Mon, Jan 10, 2011 - Page 11 News List

Ford hails change in culture

BREAKING THE CYCLE:CEO Alan Mulally introduced a system encouraging change and communication in a break from the infighting that once characterized Ford


In every boom cycle of its 107-year life, Ford Motor Co became complacent, unprepared for the inevitable bust in the auto business.

From the 1920s, when Ford lost its dominant position in the US because it was slow to update the Model T, to the 2000s, when it squandered billions in sport utility vehicle (SUV) profits and narrowly avoided bankruptcy, the company stuck with some strategies too long and didn’t pay enough attention to others.

“You often hear people at Ford say we can’t manage prosperity. I think it’s really quite different than that. It’s that we stop changing,” executive chairman Bill Ford told reporters in a recent interview.

Now, coming off a great past year, Bill Ford and Alan Mulally, the man who replaced Ford as CEO four years ago, say they are ready to break that cycle. Mulally has transformed the company into a simpler, nimbler organization that’s ready to react to change more quickly. Management experts aren’t so sure.

Thanks to strong new products and stumbles at rivals like General Motors and Toyota, Ford saw the industry’s biggest increases in market share. It had the best-selling vehicle — the F-Series pickup — and ended last year with its second straight annual profit. Ford’s US sales rose 20 percent, almost double the industrywide increase.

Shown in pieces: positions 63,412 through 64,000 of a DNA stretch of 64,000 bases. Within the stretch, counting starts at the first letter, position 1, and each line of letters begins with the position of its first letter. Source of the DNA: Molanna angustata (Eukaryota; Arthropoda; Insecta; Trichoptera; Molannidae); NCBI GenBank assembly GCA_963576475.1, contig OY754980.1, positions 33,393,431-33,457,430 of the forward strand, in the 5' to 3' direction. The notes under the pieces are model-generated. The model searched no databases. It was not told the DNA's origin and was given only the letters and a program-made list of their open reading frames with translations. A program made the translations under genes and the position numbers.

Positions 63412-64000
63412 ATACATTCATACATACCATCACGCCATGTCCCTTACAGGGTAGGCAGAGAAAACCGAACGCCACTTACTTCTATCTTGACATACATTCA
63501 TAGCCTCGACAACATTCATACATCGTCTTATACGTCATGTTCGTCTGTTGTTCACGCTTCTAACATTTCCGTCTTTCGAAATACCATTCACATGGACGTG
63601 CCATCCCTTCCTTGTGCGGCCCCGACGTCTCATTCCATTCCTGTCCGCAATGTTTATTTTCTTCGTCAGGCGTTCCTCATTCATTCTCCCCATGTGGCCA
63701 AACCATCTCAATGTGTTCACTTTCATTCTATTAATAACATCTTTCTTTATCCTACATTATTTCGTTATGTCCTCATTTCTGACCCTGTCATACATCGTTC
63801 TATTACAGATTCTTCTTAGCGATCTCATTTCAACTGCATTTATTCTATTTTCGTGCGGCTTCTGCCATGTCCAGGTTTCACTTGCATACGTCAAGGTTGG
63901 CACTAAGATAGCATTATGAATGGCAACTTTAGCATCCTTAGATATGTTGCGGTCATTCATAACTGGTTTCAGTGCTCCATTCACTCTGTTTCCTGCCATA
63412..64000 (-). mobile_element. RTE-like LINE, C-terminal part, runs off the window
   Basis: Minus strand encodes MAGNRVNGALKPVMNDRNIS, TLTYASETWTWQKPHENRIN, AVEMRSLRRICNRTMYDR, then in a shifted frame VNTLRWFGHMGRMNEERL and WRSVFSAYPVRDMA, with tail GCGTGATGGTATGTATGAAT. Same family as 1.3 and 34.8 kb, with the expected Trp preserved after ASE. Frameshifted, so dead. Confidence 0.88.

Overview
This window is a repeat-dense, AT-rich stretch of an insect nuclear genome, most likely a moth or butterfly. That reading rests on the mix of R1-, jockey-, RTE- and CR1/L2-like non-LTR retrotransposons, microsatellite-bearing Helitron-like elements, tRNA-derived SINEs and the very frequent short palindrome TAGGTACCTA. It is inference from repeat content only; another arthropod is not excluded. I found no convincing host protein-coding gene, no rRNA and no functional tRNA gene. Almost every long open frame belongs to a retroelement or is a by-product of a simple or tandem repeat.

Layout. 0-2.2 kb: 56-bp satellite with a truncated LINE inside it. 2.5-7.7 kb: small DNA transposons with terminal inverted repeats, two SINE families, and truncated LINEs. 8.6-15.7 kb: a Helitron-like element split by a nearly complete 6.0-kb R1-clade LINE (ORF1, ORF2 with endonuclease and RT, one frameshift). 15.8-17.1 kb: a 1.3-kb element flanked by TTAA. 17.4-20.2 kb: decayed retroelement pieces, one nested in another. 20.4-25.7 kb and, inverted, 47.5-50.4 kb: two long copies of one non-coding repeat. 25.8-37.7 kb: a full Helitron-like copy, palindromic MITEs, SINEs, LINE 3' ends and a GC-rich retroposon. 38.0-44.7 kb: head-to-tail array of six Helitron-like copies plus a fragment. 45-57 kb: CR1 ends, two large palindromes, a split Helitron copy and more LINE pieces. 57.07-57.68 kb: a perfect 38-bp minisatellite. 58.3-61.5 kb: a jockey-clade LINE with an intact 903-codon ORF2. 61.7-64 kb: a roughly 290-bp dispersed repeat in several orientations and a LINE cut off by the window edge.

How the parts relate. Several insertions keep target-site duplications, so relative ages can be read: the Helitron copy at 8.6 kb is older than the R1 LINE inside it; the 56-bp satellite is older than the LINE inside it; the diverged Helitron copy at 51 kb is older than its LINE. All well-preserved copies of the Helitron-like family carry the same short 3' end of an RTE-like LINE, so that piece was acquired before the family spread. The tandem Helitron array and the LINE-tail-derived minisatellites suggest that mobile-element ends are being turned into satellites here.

Mulally laid the groundwork. He cut brands and put in place a system that encourages managers to stay on top of market changes and other issues and communicate more openly with each other. It was a radical change at a company known for vicious infighting, where managers who pointed out problems were demonized. The healthier communication in Ford’s top ranks means it’s much more likely the company will hire its next CEO from within the company instead of turning to another outsider like Mulally.

Mulally, 65, won’t say when he plans to retire.

Management experts say it’s easy to talk about a willingness to change and much harder to do it, especially after pulling off a remarkable comeback like Mulally did after coming to Ford from airplane maker Boeing Co.

“Act two is always very, very hard,” said Joe Bower, a professor of business administration at Harvard Business School. “There are leaders who can do it, but it requires a tremendous willingness to imagine the need to rethink everything.”

Consider Ford in 2000. Flush with profits from SUVs and pickup trucks, it earned US$3.5 billion and bought the Land Rover luxury brand from BMW. Just one year later, hammered by the faltering economy and a slow reaction to a recall of Firestone tires used on its SUVs, Ford lost US$5 billion, announced a plan to cut 35,000 jobs and fired its CEO. Bill Ford held the reins until he hired Mulally.

Even now, Ford is facing some demons, including the recent recall of 600,000 Windstar minivans whose axles can break and questions from Consumer Reports, which says its MyFordTouch dashboard touchscreen is too distracting. The company says it reacted quickly to the Windstar issue and will study Consumer Reports’ findings, but believes its system is safe.

Ford and Mulally say management can respond faster to such crises because of changes Mulally made. He instituted weekly meetings with the entire 18-member executive team, ensuring that all of Ford’s leaders are constantly examining worldwide market conditions, future products and other issues. He also simplified the company’s mission, getting rid of excess brands like Land Rover, Volvo and Mercury so Ford could concentrate on its core Ford and Lincoln brands. The company is now consolidating Lincoln dealerships and trying to take the brand even further upscale to revive its flagging sales.

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